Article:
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I have the following login form:

div.field {
    position: relative;
}
label {
   font-size: 14px;
    position: absolute;
    top: 20px;
    left: 3px;
}​

<div class="username field">
    <label for="username">Enter email</label><br />
    <input type="text" class="field" name="email" id="id_email">
</div>
<div class="password field">
    <label for="password">Enter password</label><br />
    <input type="password" class="field" name="password" id="id_password">
</div>​

http://jsfiddle.net/5yBz5/

Currently, if a user clicks anywhere where the label text is, nothing will happen (i.e., because the user is clicking on the label text instead of the text input). I want the label text to be in the text input, however, when a user clicks on the text input field, it should ignore the label text. How would I accomplish this?

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2  
Are you trying to make a placeholder? If so, use the placeholder attribute (and a polyfill to make sure it works in older browsers) –  James Allardice Jun 17 '12 at 19:34
    
Yes, I know about that (see my previous question). I'm trying to do this via a label. –  user1436531 Jun 17 '12 at 19:35
    
That's a terrible idea –  Musa Jun 17 '12 at 19:36
    
never seen something like that... what are you trying to do? –  Andrea Turri Jun 17 '12 at 19:37
    
Honestly, this is just a test I'm trying out. I'm not putting it in production, just seeing how to do it. It's more for learning than anything else. –  user1436531 Jun 17 '12 at 19:39

4 Answers 4

You should check out the html5 placeholder attribute instead. It's the recommended way of doing this.

Example:

<input type="text" placeholder="placeholder text"></input>
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1  
Have checked it out. This is a different question than that. –  user1436531 Jun 17 '12 at 19:36
    
Please define what you mean by "almost all browsers support it". Hundreds of millions of people use browsers that do not support placeholder. –  user1043994 Jun 17 '12 at 19:38
    
OK sorry, just looks like the obvious solution in this case. –  Ineentho Jun 17 '12 at 19:38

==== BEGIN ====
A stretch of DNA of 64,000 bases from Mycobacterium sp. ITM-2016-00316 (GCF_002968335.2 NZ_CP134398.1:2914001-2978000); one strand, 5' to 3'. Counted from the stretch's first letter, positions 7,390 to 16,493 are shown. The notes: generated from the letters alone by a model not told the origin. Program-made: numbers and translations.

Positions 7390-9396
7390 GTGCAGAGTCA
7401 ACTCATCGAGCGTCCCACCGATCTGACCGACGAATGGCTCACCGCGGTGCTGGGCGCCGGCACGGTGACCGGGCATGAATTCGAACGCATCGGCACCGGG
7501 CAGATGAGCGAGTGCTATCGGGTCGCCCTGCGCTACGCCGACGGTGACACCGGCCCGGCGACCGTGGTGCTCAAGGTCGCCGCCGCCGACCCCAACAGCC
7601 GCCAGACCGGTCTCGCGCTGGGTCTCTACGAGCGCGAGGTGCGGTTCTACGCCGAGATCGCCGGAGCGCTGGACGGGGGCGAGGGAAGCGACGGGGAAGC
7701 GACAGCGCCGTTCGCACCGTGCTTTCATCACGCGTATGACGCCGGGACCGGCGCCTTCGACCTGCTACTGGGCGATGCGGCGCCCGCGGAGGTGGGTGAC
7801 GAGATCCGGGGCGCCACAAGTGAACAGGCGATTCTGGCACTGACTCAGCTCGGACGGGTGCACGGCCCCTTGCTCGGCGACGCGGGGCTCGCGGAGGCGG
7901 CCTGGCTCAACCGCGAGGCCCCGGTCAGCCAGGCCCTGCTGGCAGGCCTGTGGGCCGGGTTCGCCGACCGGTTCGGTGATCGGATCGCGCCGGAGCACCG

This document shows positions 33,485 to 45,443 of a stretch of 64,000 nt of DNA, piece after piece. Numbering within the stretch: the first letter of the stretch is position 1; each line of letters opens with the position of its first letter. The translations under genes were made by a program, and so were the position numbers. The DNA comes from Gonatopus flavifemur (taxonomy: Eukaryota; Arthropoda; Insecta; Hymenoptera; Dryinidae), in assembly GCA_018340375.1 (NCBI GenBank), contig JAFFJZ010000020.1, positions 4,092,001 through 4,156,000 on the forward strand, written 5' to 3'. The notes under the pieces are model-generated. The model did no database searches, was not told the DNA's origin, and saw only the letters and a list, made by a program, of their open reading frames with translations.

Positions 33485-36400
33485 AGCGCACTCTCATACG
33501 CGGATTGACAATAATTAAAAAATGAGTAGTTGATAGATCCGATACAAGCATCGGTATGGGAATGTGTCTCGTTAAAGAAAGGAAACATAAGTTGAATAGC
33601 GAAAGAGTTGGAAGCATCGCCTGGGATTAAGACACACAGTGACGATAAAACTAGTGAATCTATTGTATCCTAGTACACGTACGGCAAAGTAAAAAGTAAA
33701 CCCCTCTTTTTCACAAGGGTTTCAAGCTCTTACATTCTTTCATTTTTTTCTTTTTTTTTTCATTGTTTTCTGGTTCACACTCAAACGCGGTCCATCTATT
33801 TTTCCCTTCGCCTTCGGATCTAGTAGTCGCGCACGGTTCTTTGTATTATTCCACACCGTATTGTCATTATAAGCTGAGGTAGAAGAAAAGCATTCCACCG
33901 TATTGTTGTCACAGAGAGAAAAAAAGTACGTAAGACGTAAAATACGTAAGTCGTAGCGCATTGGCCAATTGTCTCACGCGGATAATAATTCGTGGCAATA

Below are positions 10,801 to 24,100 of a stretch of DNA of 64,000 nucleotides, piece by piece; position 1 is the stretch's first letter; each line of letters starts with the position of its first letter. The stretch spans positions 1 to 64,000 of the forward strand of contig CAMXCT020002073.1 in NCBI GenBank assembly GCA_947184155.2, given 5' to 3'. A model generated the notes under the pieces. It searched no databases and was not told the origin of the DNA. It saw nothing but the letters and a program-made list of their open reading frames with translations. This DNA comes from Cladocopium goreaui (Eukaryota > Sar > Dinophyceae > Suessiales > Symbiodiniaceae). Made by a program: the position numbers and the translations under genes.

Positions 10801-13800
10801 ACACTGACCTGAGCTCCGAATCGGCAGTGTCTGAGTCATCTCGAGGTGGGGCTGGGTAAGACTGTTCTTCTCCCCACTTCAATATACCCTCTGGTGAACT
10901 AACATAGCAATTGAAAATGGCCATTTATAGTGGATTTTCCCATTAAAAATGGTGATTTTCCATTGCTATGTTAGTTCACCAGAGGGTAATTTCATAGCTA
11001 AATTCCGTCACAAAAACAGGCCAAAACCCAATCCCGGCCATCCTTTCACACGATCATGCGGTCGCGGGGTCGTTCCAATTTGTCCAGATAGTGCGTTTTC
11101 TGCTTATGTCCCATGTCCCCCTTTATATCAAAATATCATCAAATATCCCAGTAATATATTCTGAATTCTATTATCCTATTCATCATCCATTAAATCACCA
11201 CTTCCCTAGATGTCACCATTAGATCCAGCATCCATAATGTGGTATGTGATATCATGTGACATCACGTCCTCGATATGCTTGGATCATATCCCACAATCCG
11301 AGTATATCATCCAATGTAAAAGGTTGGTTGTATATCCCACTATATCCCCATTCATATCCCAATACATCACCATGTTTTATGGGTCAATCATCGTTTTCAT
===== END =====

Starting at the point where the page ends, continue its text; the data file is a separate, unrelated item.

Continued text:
If the question is: "How to make a placeholder inside an input text", this is the right answer. –  Andrea Turri Jun 17 '12 at 19:39
1  
There are numerous polyfills that will allow the placeholder attribute to work cross-browser. Here's one that I wrote (it doesn't need jQuery, and it works in IE6). –  James Allardice Jun 17 '12 at 19:43

Add onclick="this.innerHTML=''" to the label elements. This is far from a perfect solution, but a solution that has optimal usability would have a different approach (label element before the input element), and the issue would not arise.

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Method 2:

Use jQuery (optional) to capture click the event on the label, then focus the input element:

​$("label").on("click",function(){
    $(this).parent().children("input").focus();
});​​​

http://jsfiddle.net/SsZTh/

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Using a label for placeholder text is simply not a good idea, as it provides a horrible user experience for someone trying to fill out your form.

That aside here are a couple of things to make note of:

  • close your input tags
  • The for attribute of the <label> tag should be equal to the id attribute of the related element to bind them together.

If you want to provide place holder text perform the text replacement with javascript. For example:

<div>
    <label for="email">Enter email</label>
    <input type="text" class="defaultText" name="email" id="email" title="Enter email" />
</div>
<div>
    <label for="password">Enter password</label>
    <input type="text" name="password" id="password" />
</div>

Note, the use of jQuery:

$(function() {
    $(".defaultText").focus(function () {
        if ($(this).val() == $(this)[0].title) {
            $(this).removeClass("defaultTextActive");
            $(this).val("");
        }
    });

    $(".defaultText").blur(function () {
        if ($(this).val() == "") {
            $(this).addClass("defaultTextActive");
            $(this).val($(this)[0].title);
        }
    });

    $(".defaultText").blur(); 
})();

example fiddle: http://jsfiddle.net/5yBz5/4/

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